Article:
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Southwing SH310 Bluetooth Headset

By Brandon Miniman February 9, 2006, 12:00 am


    As companies master the "headset" part of a Bluetooth headset (that of making and receiving a call wirelessly), they can begin to focus on asthetics a bit. For example, Jabra is releasing the BT160, a headset that can be customized with a plethora of faceplates. No longer are headsets just communication devices, but a bit of a fashion statement (or we’re at least moving in that dirrection). Today we’ll take a look at the innexpensive yet handsome SouthWing SH310. Did they skimp on the features for the sake of price? Read on for the answer!


    Here’s a summary of the SH310’s specifications:

  • Push4 favorite number button
  • 6 hours talk, 300 hours standby time
  • Colorium faceplate covers
  • Bluetooth v1.2
  • 11 grams, 0.38 ounces
  • Call features: microphone muting, disconnect from phone, automatic call pick-up, last number redialing, transferring call to phone
  • 12 ring tones
  • Battery level indicator
  • Full charging time: 4 hours
  • 2-year warranty
Bluetooth Headset
Talk Time | Standby (hours)
Weight (grams | ounces)
St Price (as of 2/1/06)
Southwing SH310
6 | 300
11.0 | 0.38
Motorola H300
30 | 700
25.0 | 0.88
Plantronics Discovery 640
15 | 300
9.00 | 0.32
Movon MF200
5 | 150
15.0 | 0.53
Logitech Mobile Traveller
7 | 300
14.2 | 0.50
Southwing SH305
6 | 300
11.0 | 0.38
Gennum nXZEN Plus
7 | 100
17.0 | 0.54
5 | 250
20.0 | 0.71
2 | 100
5.85 | 0.21
Nextlink Bluespoon AX2
8 | 1000
10.0 | 0.35
Nextlink Bluespoon AX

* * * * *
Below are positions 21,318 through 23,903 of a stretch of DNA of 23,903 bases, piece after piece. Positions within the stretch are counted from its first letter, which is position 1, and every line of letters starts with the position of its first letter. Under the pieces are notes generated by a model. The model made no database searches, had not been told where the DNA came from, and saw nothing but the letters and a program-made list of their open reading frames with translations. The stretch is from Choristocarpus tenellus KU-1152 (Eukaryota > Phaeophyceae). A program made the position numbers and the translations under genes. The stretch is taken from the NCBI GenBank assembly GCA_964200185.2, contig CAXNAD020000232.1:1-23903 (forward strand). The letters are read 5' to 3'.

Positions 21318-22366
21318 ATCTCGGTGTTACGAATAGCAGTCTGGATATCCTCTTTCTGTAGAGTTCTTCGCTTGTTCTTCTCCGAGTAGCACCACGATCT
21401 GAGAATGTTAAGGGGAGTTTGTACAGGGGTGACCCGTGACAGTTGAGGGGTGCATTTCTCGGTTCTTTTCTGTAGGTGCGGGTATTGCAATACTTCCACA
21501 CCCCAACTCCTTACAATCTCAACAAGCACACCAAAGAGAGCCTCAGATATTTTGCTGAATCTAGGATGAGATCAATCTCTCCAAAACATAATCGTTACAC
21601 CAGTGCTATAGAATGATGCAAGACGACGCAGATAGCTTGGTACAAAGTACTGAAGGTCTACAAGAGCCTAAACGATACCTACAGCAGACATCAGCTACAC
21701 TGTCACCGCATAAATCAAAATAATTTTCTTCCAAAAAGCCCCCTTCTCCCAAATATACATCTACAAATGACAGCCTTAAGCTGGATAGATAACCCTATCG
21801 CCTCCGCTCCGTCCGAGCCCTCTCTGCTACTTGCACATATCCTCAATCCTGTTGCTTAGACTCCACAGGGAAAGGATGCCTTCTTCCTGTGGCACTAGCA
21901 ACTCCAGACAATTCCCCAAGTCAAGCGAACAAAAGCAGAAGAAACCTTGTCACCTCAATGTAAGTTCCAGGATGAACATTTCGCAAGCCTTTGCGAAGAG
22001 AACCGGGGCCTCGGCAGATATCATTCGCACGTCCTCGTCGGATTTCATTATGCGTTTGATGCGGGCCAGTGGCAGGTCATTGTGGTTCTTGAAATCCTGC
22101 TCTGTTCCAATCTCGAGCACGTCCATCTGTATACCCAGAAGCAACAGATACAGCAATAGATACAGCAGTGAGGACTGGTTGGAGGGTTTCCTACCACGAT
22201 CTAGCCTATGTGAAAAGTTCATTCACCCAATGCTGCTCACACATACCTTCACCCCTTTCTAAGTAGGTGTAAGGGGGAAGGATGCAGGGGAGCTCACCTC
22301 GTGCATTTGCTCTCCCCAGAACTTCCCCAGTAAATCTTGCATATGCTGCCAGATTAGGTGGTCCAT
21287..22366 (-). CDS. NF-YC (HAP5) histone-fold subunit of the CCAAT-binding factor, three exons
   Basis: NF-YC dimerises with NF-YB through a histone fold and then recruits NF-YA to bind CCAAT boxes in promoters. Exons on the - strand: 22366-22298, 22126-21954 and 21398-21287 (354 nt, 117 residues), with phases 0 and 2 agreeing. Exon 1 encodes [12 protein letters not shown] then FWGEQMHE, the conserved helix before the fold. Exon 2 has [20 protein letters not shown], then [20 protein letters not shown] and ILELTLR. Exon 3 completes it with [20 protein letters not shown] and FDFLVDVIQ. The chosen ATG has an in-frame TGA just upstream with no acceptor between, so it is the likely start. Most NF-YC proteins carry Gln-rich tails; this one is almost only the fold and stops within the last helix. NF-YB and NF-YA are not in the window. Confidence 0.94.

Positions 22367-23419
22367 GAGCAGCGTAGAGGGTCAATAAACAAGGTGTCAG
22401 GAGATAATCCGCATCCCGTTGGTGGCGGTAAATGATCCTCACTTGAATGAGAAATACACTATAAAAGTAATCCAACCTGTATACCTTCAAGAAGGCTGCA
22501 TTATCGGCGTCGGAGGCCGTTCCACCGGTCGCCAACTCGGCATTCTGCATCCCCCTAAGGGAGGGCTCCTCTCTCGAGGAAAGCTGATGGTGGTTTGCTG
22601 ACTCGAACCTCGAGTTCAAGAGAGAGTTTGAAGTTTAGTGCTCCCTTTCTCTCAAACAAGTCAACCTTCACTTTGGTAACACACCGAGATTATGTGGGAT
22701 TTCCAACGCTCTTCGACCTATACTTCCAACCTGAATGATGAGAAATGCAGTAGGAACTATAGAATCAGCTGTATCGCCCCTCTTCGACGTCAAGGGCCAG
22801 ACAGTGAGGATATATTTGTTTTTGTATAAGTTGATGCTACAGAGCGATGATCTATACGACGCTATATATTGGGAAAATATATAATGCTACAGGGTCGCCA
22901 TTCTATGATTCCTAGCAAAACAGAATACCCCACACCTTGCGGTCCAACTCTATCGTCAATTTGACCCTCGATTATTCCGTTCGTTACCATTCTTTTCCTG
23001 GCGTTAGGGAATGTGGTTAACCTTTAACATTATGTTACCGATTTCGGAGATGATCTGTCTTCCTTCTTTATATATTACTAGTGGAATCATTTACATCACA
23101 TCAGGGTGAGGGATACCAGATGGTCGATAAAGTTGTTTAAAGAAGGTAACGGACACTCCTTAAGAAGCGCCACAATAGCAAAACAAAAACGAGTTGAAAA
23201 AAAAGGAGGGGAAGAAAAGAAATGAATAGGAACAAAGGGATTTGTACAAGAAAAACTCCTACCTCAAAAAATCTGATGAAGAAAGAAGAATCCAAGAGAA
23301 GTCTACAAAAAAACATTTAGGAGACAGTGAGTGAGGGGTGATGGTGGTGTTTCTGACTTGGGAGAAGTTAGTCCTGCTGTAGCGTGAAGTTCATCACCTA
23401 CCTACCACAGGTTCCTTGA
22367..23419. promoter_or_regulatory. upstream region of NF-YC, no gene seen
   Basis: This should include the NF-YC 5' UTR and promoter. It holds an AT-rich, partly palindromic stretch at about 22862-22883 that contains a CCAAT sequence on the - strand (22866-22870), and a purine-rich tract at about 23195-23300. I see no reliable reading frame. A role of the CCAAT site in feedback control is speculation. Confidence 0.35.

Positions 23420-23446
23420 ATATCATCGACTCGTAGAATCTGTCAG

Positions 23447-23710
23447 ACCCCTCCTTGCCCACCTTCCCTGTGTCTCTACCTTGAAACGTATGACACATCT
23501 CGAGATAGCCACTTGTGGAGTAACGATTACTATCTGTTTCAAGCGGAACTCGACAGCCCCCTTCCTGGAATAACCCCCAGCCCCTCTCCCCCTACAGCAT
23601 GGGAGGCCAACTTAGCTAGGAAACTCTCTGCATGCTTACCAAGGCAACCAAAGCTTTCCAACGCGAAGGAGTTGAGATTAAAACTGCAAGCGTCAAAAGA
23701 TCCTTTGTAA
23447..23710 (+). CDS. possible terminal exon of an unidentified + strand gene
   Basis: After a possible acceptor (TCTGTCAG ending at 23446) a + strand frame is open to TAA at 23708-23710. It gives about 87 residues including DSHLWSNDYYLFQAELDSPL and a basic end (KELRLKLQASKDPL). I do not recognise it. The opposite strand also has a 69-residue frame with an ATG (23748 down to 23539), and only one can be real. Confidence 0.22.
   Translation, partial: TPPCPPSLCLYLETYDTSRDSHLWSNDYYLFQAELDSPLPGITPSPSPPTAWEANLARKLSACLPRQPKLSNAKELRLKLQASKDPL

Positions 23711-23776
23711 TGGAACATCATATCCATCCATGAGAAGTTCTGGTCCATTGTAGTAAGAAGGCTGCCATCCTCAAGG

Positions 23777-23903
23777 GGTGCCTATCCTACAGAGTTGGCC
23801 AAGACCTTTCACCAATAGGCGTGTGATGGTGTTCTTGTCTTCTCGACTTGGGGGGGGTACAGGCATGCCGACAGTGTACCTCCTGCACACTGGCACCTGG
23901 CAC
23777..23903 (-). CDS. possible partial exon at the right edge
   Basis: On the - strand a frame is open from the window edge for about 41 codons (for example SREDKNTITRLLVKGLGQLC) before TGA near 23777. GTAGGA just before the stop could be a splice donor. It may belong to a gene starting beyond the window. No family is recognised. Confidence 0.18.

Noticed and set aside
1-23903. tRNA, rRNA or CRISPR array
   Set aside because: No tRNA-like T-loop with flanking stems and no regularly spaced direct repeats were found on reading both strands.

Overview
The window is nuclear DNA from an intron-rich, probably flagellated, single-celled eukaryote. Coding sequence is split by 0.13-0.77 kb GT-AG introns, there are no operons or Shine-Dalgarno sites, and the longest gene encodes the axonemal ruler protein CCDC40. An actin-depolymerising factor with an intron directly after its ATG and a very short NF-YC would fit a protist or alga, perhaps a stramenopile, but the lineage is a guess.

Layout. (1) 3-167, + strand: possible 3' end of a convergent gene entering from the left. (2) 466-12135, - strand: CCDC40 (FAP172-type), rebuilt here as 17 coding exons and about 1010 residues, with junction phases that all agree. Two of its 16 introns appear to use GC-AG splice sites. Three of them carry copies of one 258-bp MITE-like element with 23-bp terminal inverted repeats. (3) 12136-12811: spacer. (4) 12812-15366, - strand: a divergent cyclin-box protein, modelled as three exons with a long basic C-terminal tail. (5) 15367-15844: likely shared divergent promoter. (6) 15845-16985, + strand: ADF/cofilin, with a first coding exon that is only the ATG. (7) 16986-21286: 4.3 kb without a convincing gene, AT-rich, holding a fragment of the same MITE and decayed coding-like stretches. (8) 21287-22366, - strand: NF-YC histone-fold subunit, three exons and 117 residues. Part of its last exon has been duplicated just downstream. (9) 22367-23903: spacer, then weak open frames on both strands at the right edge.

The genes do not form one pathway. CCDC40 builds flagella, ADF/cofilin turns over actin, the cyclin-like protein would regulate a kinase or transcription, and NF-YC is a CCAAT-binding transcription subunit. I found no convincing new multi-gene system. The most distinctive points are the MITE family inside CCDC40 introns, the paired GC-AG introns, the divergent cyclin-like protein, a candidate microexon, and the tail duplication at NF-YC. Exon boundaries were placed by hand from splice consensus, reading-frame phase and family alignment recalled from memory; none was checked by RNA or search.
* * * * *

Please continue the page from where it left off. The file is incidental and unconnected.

4 | 200
12.0 | 0.42

    Along with the recently reviewed SouthWing SH305 (which is essentially the same headset) and the Motorola H300, the SH310 is one of the most inexpensive headsets in the table.


(all images link to higher resolution)

Here’s the box of the SH310.

The box contents include: charging cable (non-mini USB), three color faceplates, an extra earpiece, ear hoop, lanyard, and manual.

The headset uses the "other" mini USB connection for charging, meaning you can’t use your regular mini USB charging cable for this device.

The headset is quite attractive with a pearl-white finish and metallic color on the faceplates. I like how you can switch out the faceplates when you’re bored of a color…

…or when the paint chips off (grunt). This paint chip was the result of just two weeks of usage.

Here’s another reference for size. Indeed the headset is petite, but it protrudes away from your ear more than in-ear headsets, making it appear a bit larger.

If you remove the ear hook, you can attach the lanyard piece which will connect to a phone’s hook.

    The top, bottom, and side of the headset is covered with a rubbery plastic where the buttons are. With the ear loop attached, you can use the device as a clip for your belt (my preferred carry method) or shirt. Also visible here is the [+] multifunction/volume button, and the small (oddly-placed) power button. A small gripe, though big issue for me, is the stiffness of the "hinge" that allows the ear hook to rotate. To be able to place the headset on ear with one hand requires the hinge to stay vertical, though I found after a few weeks of use, the hinge began to lose stiffness, making it difficult to place.